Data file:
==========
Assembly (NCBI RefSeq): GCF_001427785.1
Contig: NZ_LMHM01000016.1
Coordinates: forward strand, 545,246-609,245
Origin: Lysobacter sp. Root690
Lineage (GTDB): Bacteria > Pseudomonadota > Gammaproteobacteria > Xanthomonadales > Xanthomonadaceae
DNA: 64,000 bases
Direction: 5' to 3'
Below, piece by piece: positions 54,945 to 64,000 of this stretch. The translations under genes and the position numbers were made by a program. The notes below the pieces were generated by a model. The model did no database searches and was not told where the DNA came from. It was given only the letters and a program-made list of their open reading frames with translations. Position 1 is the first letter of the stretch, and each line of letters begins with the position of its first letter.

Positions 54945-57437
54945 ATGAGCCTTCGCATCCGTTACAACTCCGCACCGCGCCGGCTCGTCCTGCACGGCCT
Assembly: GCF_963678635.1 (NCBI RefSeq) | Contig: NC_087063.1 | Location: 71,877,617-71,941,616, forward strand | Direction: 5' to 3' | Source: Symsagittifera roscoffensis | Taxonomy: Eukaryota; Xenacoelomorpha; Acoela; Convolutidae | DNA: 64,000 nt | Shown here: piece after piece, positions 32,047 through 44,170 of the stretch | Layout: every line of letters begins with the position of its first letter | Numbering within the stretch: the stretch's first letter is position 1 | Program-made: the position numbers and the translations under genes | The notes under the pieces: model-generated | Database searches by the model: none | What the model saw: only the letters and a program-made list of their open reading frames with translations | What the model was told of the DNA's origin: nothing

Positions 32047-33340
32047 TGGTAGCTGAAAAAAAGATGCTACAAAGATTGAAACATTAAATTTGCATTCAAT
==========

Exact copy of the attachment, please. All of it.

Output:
Assembly (NCBI RefSeq): GCF_001427785.1
Contig: NZ_LMHM01000016.1
Coordinates: forward strand, 545,246-609,245
Origin: Lysobacter sp. Root690
Lineage (GTDB): Bacteria > Pseudomonadota > Gammaproteobacteria > Xanthomonadales > Xanthomonadaceae
DNA: 64,000 bases
Direction: 5' to 3'
Below, piece by piece: positions 54,945 to 64,000 of this stretch. The translations under genes and the position numbers were made by a program. The notes below the pieces were generated by a model. The model did no database searches and was not told where the DNA came from. It was given only the letters and a program-made list of their open reading frames with translations. Position 1 is the first letter of the stretch, and each line of letters begins with the position of its first letter.

Positions 54945-57437
54945 ATGAGCCTTCGCATCCGTTACAACTCCGCACCGCGCCGGCTCGTCCTGCACGGCCT
Assembly: GCF_963678635.1 (NCBI RefSeq) | Contig: NC_087063.1 | Location: 71,877,617-71,941,616, forward strand | Direction: 5' to 3' | Source: Symsagittifera roscoffensis | Taxonomy: Eukaryota; Xenacoelomorpha; Acoela; Convolutidae | DNA: 64,000 nt | Shown here: piece after piece, positions 32,047 through 44,170 of the stretch | Layout: every line of letters begins with the position of its first letter | Numbering within the stretch: the stretch's first letter is position 1 | Program-made: the position numbers and the translations under genes | The notes under the pieces: model-generated | Database searches by the model: none | What the model saw: only the letters and a program-made list of their open reading frames with translations | What the model was told of the DNA's origin: nothing

Positions 32047-33340
32047 TGGTAGCTGAAAAAAAGATGCTACAAAGATTGAAACATTAAATTTGCATTCAAT